Last week I wrote about the importance of knowing what we want and taking small easy steps to make it happen. If you are so busy keeping up with obligations and responsibilities that you never have a moment to reflect on your life and set an intention, I hope that article encouraged you to take action.
But what about the steps that aren’t easy? What about that thing that’s been on your mind for months or maybe even years? The mere thought of it is draining. You feel discouraged. You probably beat yourself up for not having made progress. What to do about that?
The root cause
If you are not making progress, or maybe not even trying, it’s most likely because you are experiencing inner conflict. Inner conflict means wanting two different things that seem mutually exclusive. For example, you want to gain muscle but you don’t want to exercise. Or you want to lose weight but you don’t want to change your diet.
I chose these two examples because they are easy to understand but most instances of inner conflict aren’t so obvious. They may be buried in the unconscious mind. The first step is to make the unconscious conscious so that you can examine your beliefs and question their validity.
Example #1 - Conscious thought: I want to move up on the organizational chart.
Reality: I am not doing what is necessary (e.g. taking leadership roles, volunteering on committees, building a network, working on getting strong references, filling out applications, getting prepared to interview, etc.)
Potential unconscious beliefs:
I am not sure I am good enough for these jobs.
I am afraid of being rejected.
I don’t want to have to work more than I do now.
I prefer the comfort of my current situation.
I won’t forgive myself if I make a poor choice.
I don’t want to become my peers’ boss.
I fear how my relationships will change.
It’s very common to want something but not do what’s necessary because a part of us wants to succeed while another part doesn’t. The inner conflict has to be resolved before we can step up, do our best, and succeed.
Example #2 - Conscious thought: I want to become more organized and productive.
Reality: I keep repeating the same old habits and telling myself I don’t have time to learn and implement a new system.
Potential unconscious beliefs:
I am afraid to look at how I spend my time. I fear my own judgment. I don’t want to have to acknowledge the ways I avoid what’s uncomfortable, procrastinate at times, or spend too much time on things I like, at the detriment of what’s important.
I just don’t want to make more efforts. My system isn’t perfect but it’s good enough.
I take pride in working hard, so the idea of getting more done in less time doesn’t feel right.
I am afraid to look bad if I finish my work by 5 pm and go home. What will people think?
I am punishing myself for my flaws and inadequacies. I don’t deserve better than the life I have now. (Sorry, this one is heavy but so common that I couldn’t leave it out!)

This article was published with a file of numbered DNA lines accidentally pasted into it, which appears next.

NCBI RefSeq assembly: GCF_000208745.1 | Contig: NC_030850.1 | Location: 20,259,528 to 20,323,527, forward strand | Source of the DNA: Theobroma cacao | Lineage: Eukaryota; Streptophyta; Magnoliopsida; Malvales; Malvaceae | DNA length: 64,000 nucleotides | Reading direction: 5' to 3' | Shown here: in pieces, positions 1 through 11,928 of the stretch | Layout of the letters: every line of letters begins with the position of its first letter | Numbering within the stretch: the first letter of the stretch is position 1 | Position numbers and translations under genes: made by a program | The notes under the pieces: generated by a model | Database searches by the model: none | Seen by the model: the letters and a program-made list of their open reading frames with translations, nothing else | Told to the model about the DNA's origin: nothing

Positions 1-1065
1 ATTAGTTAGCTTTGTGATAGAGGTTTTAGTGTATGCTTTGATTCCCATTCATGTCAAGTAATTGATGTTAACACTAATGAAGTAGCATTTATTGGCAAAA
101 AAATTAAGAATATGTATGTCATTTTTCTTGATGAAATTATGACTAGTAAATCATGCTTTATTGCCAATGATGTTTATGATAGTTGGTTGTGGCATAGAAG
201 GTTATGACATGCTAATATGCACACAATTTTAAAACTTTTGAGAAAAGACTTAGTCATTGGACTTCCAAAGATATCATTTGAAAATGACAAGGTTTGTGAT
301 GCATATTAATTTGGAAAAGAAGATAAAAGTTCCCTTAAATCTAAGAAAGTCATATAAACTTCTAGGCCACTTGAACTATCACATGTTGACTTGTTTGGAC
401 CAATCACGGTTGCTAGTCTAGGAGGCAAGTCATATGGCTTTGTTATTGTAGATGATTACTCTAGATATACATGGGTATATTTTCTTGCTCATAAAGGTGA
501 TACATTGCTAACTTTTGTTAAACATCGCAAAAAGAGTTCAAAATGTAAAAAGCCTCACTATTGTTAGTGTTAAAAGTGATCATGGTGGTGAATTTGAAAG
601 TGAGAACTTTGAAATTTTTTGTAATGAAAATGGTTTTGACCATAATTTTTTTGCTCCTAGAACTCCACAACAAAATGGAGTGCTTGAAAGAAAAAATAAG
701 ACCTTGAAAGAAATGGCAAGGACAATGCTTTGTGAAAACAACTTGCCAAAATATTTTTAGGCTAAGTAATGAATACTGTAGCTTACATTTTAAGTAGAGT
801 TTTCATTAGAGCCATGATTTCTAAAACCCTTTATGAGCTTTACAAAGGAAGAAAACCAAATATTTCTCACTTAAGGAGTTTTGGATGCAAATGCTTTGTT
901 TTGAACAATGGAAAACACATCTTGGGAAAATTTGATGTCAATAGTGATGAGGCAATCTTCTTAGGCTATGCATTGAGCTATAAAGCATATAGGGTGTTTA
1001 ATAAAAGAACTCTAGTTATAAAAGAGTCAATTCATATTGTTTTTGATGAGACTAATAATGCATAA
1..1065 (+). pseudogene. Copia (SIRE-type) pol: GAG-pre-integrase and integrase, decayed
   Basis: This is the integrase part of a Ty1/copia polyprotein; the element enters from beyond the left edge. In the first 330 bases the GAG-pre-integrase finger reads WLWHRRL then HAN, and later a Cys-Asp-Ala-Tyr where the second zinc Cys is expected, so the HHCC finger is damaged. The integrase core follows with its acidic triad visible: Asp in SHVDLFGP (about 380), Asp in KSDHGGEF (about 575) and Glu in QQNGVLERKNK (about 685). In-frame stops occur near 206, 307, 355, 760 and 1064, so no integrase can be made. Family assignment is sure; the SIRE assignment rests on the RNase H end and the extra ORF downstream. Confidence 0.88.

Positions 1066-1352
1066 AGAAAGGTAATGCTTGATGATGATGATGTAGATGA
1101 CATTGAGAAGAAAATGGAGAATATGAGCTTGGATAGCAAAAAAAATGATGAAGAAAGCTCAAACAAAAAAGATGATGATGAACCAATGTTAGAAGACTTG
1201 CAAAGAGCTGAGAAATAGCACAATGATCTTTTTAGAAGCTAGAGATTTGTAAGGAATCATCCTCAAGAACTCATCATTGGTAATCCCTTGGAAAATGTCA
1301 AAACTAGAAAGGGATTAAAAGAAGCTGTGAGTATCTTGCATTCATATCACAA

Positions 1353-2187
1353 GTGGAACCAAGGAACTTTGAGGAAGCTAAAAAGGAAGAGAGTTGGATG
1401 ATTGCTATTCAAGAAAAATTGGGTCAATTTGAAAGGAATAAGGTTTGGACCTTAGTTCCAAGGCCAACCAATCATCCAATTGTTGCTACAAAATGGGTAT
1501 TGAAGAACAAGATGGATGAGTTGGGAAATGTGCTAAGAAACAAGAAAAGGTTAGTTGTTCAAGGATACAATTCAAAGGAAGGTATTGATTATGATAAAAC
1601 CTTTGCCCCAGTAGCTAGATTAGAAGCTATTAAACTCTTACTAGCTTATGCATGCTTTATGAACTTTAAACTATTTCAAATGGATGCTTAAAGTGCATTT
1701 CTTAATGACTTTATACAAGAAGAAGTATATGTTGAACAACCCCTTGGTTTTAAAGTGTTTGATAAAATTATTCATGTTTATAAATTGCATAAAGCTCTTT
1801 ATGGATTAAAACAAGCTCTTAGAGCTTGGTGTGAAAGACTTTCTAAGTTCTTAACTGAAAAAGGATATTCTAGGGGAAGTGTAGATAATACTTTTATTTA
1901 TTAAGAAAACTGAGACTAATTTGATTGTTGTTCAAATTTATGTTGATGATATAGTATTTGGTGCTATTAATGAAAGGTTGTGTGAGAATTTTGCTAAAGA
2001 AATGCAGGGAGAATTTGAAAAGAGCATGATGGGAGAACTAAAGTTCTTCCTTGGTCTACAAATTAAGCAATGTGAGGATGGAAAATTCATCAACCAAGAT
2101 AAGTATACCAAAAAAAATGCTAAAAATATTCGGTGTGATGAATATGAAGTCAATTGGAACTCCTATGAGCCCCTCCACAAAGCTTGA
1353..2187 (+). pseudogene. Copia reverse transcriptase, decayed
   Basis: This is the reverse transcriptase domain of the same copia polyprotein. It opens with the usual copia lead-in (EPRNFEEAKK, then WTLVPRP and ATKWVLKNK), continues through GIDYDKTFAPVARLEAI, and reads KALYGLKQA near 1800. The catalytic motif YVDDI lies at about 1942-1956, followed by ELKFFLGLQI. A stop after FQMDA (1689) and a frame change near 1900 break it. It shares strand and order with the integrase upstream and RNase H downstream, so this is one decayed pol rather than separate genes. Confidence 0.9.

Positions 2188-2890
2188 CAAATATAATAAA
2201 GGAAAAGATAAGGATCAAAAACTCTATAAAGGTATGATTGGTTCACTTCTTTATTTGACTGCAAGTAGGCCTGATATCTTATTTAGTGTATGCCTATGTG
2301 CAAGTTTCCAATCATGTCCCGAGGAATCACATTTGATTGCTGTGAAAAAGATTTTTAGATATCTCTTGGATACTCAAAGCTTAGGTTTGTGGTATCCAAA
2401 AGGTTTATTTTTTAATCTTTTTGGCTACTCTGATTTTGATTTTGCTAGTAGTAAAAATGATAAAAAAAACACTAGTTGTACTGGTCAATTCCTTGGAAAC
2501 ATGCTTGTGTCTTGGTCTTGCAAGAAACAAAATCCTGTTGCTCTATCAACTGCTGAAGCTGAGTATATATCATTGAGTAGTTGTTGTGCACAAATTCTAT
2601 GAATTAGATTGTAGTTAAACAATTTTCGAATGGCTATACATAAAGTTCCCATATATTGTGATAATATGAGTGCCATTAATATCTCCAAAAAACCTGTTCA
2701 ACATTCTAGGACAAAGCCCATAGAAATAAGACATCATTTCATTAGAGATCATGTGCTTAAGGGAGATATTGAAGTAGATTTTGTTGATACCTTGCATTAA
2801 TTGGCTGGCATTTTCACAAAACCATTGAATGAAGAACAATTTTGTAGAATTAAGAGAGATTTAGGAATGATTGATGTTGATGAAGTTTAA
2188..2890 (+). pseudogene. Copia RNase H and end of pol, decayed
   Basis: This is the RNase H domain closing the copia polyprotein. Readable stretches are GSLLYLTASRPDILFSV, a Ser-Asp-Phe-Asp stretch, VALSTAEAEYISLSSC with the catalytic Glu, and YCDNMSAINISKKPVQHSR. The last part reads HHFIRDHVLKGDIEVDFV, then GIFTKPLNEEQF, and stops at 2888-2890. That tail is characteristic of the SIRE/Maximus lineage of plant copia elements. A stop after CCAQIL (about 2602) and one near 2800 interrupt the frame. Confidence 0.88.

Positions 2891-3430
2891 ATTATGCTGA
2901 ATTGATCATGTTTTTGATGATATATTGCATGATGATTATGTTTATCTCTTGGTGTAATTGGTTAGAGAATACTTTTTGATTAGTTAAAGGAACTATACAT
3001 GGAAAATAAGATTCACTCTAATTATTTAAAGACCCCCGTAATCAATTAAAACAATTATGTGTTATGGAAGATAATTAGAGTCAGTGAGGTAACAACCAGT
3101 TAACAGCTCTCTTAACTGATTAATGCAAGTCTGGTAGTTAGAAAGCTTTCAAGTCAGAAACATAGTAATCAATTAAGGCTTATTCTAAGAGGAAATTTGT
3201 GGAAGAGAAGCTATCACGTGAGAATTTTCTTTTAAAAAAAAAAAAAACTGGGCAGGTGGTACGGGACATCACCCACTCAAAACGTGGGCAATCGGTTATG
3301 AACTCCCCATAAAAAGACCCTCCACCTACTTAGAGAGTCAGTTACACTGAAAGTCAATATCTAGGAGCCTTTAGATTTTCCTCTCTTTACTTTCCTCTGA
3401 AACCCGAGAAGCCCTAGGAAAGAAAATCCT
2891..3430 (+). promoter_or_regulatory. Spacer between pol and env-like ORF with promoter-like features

If you are conflicted about what success will bring, consciously or not, you will engage in self-sabotage. So stop beating yourself up about what you haven’t accomplished yet and look at what’s been holding you back.
Understanding yourself better
Here are some general questions that can help you uncover what is really going on within yourself.
If I succeed…
… what will it mean?
… what will change?
… what will I lose?
… what will be harder?
If I try and don’t succeed…
… what will that say about me?
… will I be able to forgive myself and accept myself fully?
… what will my loved ones think, feel, or say?
… what will I do about the problem?
Take some time to journal about your dreams, your fears, and the implications of doing your best to turn your desires into reality. Bring your concerns to the surface and you will realize that most are unfounded, and a few may be valid but you are more than strong enough to handle them.
You have to decide if you want to be driven by fear and doubt or by vision and purpose.
Do you choose to limit your life to what is familiar and comfortable or do you want more for yourself?
There is no judgment here, no right or wrong answer, but you need to acknowledge your truth. Denial and regret cause more emotional pain than change ever could. Facing reality with courage is half the work.
You don’t have to do this alone. Click here to schedule a time to speak with me about how we can work together. If you think you know what to do but you aren’t doing it, it means you need someone to facilitate the process, make you feel empowered, and keep you focused on your goals.
There is no better time than right now to get started. Let’s do it!
If one-on-one coaching is more than you think you need and you simply want a self-study program to help you set goals, prioritize, organize your time, follow-through, and improve your mindset to feel more empowered, take a look at this program.
About the author: Dr. Audrey Reille has empowered thousands of professionals through one-on-one coaching, group coaching, speaking engagements, online courses, and interviews on international telesummits. Audrey is the go-to coach for leaders in higher education administration. She empowers them to thrive by reducing stress, optimizing strategies, improving professional relationships, and developing a strong and empowered mindset.